Java 8 introduced the stream API and the date/time API to help Java developers be more productive. Since older Android devices don't support these APIs, Android developers needed additional support to leverage them. R8 can backport the stream API, and in the early preview of Android Studio 4.0 also the date/time API. ProGuard has already been backporting both APIs for a while now.
Reflection is a known hurdle for any code analysis and processing. If an app accesses classes, fields or methods through some form of reflection at run-time, removing or renaming them can break the proper functioning of the app. As a developer, you then need to create a ProGuard/R8 configuration with the right '-keep' options. This may require some effort and expertise, which may seem daunting. ProGuard has an edge here, by printing out suggestions at build-time, and with an option '-addconfigurationdebugging' to let the app print out suggestions at run-time. In our experience, this option is invaluable to come to a working configuration as quickly as possible. You can read more details in our blog, ProGuard configuration made easy.
When debugging the processed app, ReTrace is the standard tool to convert obfuscated stack traces back to readable stack traces. ProGuard continues to be stronger in producing correct debug information for inlined methods, for which a single line in a stack trace from optimized code may need to be expanded to multiple lines that are actually in the source code.
Build performance was a major argument for integrating ProGuard's functionality in R8. Merging different tools avoids the internal overhead of writing and then reading intermediary jar files. The code optimization is also complex and time-consuming. We've again compared processing ProGuard 6.1.1 itself, as Java bytecode. We're only considering the optimization, not the conversion to Dalvik bytecode by D8 or inside R8 itself, which also takes non-trivial time.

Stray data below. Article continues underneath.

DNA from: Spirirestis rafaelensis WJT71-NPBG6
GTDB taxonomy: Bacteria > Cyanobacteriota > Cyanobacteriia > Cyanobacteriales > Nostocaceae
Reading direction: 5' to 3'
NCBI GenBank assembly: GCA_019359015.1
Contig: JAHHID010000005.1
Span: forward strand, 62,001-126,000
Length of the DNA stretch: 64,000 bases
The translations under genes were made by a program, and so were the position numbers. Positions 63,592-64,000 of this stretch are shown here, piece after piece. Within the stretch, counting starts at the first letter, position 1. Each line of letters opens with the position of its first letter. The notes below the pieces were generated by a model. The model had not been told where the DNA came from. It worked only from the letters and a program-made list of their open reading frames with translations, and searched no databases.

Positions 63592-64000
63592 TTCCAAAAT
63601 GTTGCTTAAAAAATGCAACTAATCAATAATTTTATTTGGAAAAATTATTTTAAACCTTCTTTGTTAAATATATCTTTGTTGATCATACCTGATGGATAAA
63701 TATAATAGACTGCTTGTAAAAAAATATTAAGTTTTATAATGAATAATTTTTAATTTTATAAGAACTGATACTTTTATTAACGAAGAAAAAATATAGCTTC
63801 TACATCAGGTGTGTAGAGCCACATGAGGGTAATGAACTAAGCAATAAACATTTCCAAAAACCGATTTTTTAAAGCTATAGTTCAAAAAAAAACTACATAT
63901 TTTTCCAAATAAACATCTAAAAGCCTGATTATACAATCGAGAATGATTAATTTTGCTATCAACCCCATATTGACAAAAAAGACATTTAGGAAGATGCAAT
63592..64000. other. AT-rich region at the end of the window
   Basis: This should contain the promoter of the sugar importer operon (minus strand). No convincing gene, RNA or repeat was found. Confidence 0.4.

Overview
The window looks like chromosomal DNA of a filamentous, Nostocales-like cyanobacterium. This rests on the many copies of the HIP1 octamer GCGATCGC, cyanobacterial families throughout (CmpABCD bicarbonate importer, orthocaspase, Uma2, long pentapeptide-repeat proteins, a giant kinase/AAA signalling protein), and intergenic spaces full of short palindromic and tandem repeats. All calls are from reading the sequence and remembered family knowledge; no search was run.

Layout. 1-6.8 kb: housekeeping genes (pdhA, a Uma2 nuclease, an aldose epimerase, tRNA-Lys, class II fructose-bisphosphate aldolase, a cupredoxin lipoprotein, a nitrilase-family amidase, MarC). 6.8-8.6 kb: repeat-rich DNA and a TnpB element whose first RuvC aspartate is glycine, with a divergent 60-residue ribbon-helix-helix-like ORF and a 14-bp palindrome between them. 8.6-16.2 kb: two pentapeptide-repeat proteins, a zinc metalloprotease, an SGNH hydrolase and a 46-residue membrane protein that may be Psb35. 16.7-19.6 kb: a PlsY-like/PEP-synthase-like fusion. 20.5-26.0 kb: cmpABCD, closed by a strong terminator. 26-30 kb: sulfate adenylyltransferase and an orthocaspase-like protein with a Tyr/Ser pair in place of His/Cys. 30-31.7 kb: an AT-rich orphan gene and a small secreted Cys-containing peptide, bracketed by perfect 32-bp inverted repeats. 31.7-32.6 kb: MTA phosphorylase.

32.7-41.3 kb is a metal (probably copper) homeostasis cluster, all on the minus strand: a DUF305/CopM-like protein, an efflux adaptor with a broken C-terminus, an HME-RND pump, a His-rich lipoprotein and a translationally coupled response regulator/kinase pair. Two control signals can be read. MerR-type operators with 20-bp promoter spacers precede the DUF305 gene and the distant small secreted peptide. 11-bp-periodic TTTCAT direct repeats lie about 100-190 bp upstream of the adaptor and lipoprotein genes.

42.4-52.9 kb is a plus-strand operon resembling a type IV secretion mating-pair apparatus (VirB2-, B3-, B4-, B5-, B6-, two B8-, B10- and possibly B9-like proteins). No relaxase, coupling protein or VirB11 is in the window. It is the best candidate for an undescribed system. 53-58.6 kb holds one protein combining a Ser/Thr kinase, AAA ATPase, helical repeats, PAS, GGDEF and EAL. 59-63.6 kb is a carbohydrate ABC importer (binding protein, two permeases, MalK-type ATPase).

ProGuard (1 pass) 11 seconds
ProGuard (5 passes) 37 seconds
R8 32 seconds
With a single optimization pass, ProGuard is a lot faster than R8. With the default setting of 5 optimization passes in the Android Gradle plugin, ProGuard may take longer. However, with ProGuard, you can easily reduce the number of passes in your configuration ("-optimizationpasses 1"), if short build times are important.
We have been developing ProGuard for more than 15 years now, and the Android team is actively developing the much younger R8.
However, ProGuard and R8 both have issues open on their respective bug trackers, with both teams actively working to resolve them. In our experiments, our test suite crashed R8 on 3 tests out of 2200. The processed results of R8 were incorrect for 5 tests. This is not so bad, since our test suite contains obscure constructs that we have collected over the years.
ProGuard and R8 both apply basic name obfuscation: they rename classes, fields, and methods with short, meaningless names. They can also remove debugging attributes. For more advanced app protection, you can of course turn to our software DexGuard. It optimizes and protects the entire Android app, including bytecode, native code, resources, and assets.
On the surface, ProGuard and R8 are quite similar. They both use the same configuration, so switching between them is easy. Zooming in closer, there are some differences. R8 is better at inlining container classes, thus avoiding object allocations. ProGuard is better at simplifying enum types and propagating values, creating more opportunities for optimization in subsequent steps. Most importantly in our experience, ProGuard offers more extensive support for backporting and more help with configuration problems. Its option '-addconfigurationdebugging' provides invaluable feedback at run-time about possibly missing configurations. If you want to create a working configuration fast, you should definitely give this feature a go.
Download ProGuard today to see the difference for yourself.